The Pre-Raphaelite art movement of the 19th and early 20th centuries was known for the romantic styles of artists such as Sir Edward Burne-Jones and J. W. Waterhouse. Inspiration for these paintings was culled from classical and Arthurian mythology, poetry, and the writings of Shakespeare.
In the last few years, Pre-Raphaelite painting has seen a resurgence of popularity and since digital art allows for detailed work, current artists are incorporating the Victorian fantasy ideals with today’s technology.
Curious Lab’s Poser 4.0
This tutorial assumes that you use Curious Lab’s Poser 4.0 or 5.0 to create your character figure. In my case, I made the character in Poser 4.0, used a prepared skin texture (Byte-Me-Okay’s Djana for DAZ’s Stephanie), and transported the nude figure into Corel’s Bryce 5.0.
I completed the composition by adding trees, a decorative arch, a ground terrain, grasses, and water. I rendered it in regular mode with gamma correction off. (Gamma correction in Bryce will tend to wash out the vibrancy of the picture.)
I opened the render in Adobe Photoshop Elements 2.0 to create the clothing. Elements is an affordable 2D image editing program that is comparable to JASC’s Paintshop Pro.
Create a new layer (normal)
I created a new layer, normal setting, 100 percent opacity. The brush settings are for airbrush, normal mode, 100 percent opacity. I outlined and filled in the dress with a deep cobalt color, using a 3 pixel soft, round brush for the outline and a 20 pixel soft, round brush for the fill. Make sure that you completely fill in all places where you want the dress to appear; such as under the figure’s fingers.
A new layer (multiply)
I created another layer, multiply mode, 100 percent opacity. I then set the airbrush to multiply at 50 percent opacity. Working with a 6 to 20 pixel, soft, round brush, I began to add shadows with a dark blue/black color, following the lines of her body and remembering that the light was coming from left to right.
I also added darkness around the outer edges of the dress. This is done to give the dress depth. Once you have the shadows in place, use your smudge tool, set from 6 to 20 pixels, and soften the brush strokes, again following the lines of the figure.
Add the highlights
It is now time to add the highlights that will start defining the dress. I created another layer, screen mode, 100 percent opacity. I then set the airbrush to screen at 50 percent opacity. Working with a 6 to 20 pixel, soft, round brush, I began to add highlights with a slightly lighter blue than the basic dress. Follow the line of shadows you just put down. Highlights will make the movement in the dress appear.
Once you have the highlights in place, use your smudge tool, set from 6 to 20 pixels, and soften the brush strokes. Add more highlights in places where you want to give the effect of ‘folds and wrinkles in the fabric.’ This is basically a guide for you to place more detailed highlights later. Always be aware of the direction in which your light is coming.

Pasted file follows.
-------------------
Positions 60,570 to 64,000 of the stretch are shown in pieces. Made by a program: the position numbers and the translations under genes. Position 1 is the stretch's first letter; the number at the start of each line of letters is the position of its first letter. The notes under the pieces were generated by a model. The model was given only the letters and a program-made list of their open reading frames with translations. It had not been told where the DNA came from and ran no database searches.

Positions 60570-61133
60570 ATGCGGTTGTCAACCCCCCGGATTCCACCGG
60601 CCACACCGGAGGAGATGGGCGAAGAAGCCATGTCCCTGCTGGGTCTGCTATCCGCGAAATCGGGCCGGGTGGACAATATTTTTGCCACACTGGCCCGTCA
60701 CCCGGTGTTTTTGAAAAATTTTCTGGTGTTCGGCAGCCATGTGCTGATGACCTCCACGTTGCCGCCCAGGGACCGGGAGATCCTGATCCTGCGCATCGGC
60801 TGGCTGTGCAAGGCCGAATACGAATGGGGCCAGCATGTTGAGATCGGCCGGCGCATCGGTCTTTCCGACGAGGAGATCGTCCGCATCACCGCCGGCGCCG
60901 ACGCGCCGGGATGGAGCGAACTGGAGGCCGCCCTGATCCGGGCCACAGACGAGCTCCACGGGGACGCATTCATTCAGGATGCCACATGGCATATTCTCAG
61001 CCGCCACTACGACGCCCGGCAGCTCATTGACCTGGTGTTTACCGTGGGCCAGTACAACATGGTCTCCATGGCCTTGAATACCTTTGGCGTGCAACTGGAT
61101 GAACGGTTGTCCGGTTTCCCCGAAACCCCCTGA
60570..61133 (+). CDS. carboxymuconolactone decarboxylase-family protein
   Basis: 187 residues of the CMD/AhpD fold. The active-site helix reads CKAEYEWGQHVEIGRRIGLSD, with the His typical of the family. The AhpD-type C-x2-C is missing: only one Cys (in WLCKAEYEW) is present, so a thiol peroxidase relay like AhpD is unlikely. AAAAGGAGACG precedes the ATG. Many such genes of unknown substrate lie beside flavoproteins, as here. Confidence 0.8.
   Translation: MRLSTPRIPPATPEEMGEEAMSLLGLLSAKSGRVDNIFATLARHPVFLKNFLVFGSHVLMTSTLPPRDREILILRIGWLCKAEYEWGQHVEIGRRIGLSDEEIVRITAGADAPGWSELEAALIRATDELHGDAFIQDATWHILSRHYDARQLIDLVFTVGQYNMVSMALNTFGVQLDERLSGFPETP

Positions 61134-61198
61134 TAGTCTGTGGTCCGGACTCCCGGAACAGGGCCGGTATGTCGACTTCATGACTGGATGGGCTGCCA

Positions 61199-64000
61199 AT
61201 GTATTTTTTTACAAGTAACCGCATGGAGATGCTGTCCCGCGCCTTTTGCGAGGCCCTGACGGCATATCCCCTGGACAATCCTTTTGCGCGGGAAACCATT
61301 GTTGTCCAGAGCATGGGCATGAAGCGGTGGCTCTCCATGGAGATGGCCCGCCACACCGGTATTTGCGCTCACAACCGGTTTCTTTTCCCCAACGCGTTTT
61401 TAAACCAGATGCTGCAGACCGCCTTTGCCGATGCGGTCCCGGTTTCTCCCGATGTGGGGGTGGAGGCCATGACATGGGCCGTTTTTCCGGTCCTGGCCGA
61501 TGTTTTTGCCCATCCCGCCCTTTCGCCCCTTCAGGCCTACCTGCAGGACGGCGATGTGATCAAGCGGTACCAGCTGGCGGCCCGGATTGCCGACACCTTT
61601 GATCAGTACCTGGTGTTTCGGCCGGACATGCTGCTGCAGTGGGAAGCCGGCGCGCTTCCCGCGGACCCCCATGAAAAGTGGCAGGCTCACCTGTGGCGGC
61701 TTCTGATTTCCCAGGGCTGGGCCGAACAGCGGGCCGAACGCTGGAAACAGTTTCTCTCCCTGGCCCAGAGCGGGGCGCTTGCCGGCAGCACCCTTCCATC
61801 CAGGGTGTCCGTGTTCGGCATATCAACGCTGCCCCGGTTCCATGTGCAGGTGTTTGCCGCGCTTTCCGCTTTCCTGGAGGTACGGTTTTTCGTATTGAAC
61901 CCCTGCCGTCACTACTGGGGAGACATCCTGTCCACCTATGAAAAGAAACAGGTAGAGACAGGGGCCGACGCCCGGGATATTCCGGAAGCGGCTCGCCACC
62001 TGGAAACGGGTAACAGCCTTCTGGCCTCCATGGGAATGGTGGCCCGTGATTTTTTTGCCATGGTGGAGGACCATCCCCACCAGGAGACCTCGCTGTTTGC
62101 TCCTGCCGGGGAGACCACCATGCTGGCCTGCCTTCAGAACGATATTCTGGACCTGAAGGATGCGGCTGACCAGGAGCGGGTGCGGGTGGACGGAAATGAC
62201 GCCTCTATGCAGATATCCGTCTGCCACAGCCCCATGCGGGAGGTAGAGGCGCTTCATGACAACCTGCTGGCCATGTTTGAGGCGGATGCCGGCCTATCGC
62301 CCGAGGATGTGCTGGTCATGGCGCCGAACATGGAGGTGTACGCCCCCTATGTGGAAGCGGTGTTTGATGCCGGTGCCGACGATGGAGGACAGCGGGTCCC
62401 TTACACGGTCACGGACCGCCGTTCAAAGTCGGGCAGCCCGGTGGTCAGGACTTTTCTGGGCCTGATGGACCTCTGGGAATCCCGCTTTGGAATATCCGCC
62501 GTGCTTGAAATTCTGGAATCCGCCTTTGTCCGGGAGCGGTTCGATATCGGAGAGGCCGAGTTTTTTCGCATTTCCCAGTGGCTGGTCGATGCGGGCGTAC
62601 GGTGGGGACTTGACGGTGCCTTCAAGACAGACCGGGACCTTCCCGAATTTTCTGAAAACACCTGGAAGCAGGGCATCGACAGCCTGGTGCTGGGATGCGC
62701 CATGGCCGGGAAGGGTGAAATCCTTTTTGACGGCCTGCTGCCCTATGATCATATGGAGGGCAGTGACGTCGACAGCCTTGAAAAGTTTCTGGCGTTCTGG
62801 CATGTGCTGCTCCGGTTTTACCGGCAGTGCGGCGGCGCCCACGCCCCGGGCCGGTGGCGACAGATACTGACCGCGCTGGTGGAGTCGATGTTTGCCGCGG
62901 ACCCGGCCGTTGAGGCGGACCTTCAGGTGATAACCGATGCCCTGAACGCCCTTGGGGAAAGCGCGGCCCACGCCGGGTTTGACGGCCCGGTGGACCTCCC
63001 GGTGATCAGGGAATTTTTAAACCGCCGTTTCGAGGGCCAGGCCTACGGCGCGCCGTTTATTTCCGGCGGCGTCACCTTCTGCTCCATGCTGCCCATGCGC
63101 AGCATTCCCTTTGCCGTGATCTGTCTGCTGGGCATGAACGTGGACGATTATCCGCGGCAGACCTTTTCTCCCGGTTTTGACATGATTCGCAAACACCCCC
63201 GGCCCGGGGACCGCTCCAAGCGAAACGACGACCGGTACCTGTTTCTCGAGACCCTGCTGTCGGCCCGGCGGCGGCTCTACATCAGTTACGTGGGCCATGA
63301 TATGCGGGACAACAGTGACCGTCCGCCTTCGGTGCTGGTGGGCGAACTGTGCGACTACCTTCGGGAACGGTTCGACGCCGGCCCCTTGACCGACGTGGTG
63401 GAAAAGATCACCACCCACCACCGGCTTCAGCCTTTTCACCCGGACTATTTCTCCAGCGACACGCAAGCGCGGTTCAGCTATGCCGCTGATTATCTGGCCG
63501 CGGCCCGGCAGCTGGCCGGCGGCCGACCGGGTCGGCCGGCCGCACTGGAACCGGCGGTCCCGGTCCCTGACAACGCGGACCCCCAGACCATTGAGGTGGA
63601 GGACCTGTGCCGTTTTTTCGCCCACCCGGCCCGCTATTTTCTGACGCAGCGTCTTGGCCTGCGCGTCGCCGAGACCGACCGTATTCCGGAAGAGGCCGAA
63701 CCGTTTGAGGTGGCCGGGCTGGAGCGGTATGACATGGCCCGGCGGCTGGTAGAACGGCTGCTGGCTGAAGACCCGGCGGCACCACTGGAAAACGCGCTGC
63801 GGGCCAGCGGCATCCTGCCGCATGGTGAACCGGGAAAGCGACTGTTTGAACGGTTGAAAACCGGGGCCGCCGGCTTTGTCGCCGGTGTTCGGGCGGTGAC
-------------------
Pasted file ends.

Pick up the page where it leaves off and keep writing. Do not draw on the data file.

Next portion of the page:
This art is all about detail
Pre-Raphaelite art is known for its softness and detail. The dresses have many folds, wrinkles and texture. At this point, you may wish to use a resource to base your painting upon. I used one of Burne-Jones’ paintings found at ArtMagick.com.
I opened a new layer, multiply mode, 100 percent opacity. I then set the airbrush to multiply at 50 percent opacity, chose the dark blue/black color of the shadows, and used a 1 to 3 pixel round, hard brush to sketch in definition shadows. I wanted her to have a flowing but detailed dress with a bodice, so I followed the lines of her body, adding ‘folds’ where I felt they would fall. I smudged the shadows slightly with a 5 pixel round, soft brush.
When I had completed the shadows, I opened a new layer, mode to screen, 100 percent opacity. I then set the airbrush to screen at 50 percent opacity, picking up my lighter blue color again, and used a 1 to 3 pixel round, hard brush to sketch in definition highlights. Follow the shadow lines and where you want the folds to be higher, build on the lighter color. Use a 5 pixel round, soft brush to blend the highlights into the shadows.
Create different parts in different layers
I created the bodice, arms, and skirt in different layers because it gave me more control, but you can limit the number of layers if you choose. I tweaked each layer by adding more definite lines of shadows and highlights and then blending them with the smudge tool until I got the detail I was trying for.
Pre-Raphaelite painting is identifiable because of the soft, wispy, fantasy-like lighting used, and our digital Pre-Raphaelite is no different.
Flatten your layers into a single layer. Choose the ‘duplicate layer’ from the menu. Go to your ‘Filter’ menu and choose ‘blur.’ Select Gaussian blur on the flyout and set the intensity to 5.0. Select apply. (Yes, your picture turns really blurry, but don’t panic!) Set your layer mode to screen and presto–lovely, wispy light! Flatten your layers and save. You’re done!
Are you interested in Photoshop? Read our article on Photoshop tutorials.